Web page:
The Converse Chuck Taylor is perhaps the most iconic staple in American fashion. First introduced in 1917 as purely a basketball sneaker, it’s become instantly recognizable and has been ripped off innumerable times.
Maybe that’s why it took Converse nearly a century to finally give it the modern facelift it so rightfully deserves. After all, why fix something if it isn’t broken? If Wilt Chamberlain could score 100 points on the hardwood in a pair of O.G Chucks, surely our generation shouldn’t have anything to complain about.
But the customer is always right.
The Chuck Taylor II, unveiled last last month in Boston at Converse’s new global headquarters, is greater than the sum of its shiny new parts. They beefed up the uppers, added foam padding, and finally threw some cushioning in there.
The heavyweight canvas offers more support for whatever trouble you might find yourself in, and isn’t as flimsy as its predecessor—so it's much more resistant to wear-and-tear. The padded non-slip tongue solves the universal discomfort of having the tongue slip from side-to-side, a constant issue in the regular Chuck. But the most significant update to the 98-year-old silhouette is the addition of Nike’s Lunarlon insoles, which offers more arch support and cushioning than ever before. So long, breaking in period.
A more comfortable, easy-wearing Chuck is what people wanted—and Converse has obeyed. You can now literally walk in Chucks all day. What's more, the coordinating eyelet colors and stark white midsole without a contrast foxing stripe speaks to modern tastes without altering the unmistakable identity of the Chuck Taylor.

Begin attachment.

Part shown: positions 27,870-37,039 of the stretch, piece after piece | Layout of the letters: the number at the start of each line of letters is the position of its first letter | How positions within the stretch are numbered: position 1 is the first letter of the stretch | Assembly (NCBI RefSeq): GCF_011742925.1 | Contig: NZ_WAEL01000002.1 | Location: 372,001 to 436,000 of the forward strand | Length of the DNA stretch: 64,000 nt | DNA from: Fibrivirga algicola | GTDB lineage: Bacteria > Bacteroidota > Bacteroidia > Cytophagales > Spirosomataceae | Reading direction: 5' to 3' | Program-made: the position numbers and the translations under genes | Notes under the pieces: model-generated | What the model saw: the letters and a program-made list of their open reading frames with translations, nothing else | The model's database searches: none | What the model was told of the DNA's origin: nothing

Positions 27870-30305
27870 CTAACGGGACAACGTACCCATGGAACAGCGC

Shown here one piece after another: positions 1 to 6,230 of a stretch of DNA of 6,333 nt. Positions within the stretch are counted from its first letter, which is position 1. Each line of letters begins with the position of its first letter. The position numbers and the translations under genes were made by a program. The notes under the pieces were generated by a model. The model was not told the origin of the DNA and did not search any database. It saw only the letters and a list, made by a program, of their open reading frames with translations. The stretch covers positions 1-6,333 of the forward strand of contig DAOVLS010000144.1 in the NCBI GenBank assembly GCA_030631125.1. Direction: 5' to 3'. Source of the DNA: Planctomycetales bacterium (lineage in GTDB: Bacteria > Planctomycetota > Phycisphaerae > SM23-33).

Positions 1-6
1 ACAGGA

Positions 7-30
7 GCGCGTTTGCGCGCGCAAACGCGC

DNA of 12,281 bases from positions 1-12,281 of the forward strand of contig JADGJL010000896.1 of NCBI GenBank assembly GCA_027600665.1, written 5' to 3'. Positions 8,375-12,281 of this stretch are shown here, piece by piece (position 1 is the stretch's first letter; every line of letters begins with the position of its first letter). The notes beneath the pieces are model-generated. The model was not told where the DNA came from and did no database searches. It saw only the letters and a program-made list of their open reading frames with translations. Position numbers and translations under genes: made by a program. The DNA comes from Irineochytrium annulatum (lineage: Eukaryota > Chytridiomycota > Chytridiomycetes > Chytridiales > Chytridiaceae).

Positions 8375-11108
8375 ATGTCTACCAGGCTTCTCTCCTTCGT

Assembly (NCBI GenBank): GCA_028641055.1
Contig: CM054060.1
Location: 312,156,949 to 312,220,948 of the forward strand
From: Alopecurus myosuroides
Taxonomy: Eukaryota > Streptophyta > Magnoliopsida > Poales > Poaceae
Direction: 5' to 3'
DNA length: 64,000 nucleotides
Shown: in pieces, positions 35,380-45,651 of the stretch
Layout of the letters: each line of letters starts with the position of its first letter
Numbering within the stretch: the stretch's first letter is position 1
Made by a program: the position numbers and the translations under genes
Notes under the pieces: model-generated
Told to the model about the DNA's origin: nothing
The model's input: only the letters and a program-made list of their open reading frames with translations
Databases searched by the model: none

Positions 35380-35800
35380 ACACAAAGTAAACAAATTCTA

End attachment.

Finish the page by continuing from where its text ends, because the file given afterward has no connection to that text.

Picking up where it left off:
The whole of the Chuck II speaks to the evolving needs of today’s consumer--whether it be chefs, teachers, skaters, or sneakerheads, while also staying true to its roots. As Vice President and General Manager of Converse All Star Richard Copcutt put it: “We had to be respectful of our past. This isn’t a sneaker that we would toy with lightly.”
People are reluctant to change—and when you mess with something as truly iconic as the Chuck Taylor, you’ve got to be really careful or risk alienating the millions of Converse loyalists around the world who’ve grown up with the original shoe and don’t want to see it butchered. Thankfully, the Chuck Taylor II deftly balances old-school aesthetics with some very welcome technological advancements.
In a smart business decision, Converse is keeping the old Chuck Taylor around as well as the retro-inspired Chuck Taylor 1970 silhouette, a hardier throwback model that's won favor with Converse purists and the fashion set, resulting in collaborations with boutiques like Concepts and cult brands like COMME des GARÇONS Play. At $70-$75 per pair, the Chuck Taylor II sits right in the middle of the basic Chuck Taylor ($50-$55) and the Chuck Taylor 1970s ($80-$85), and costs considerably less than Converse's collaborations with designers like John Varvatos and Missoni, which can retail for up to $200.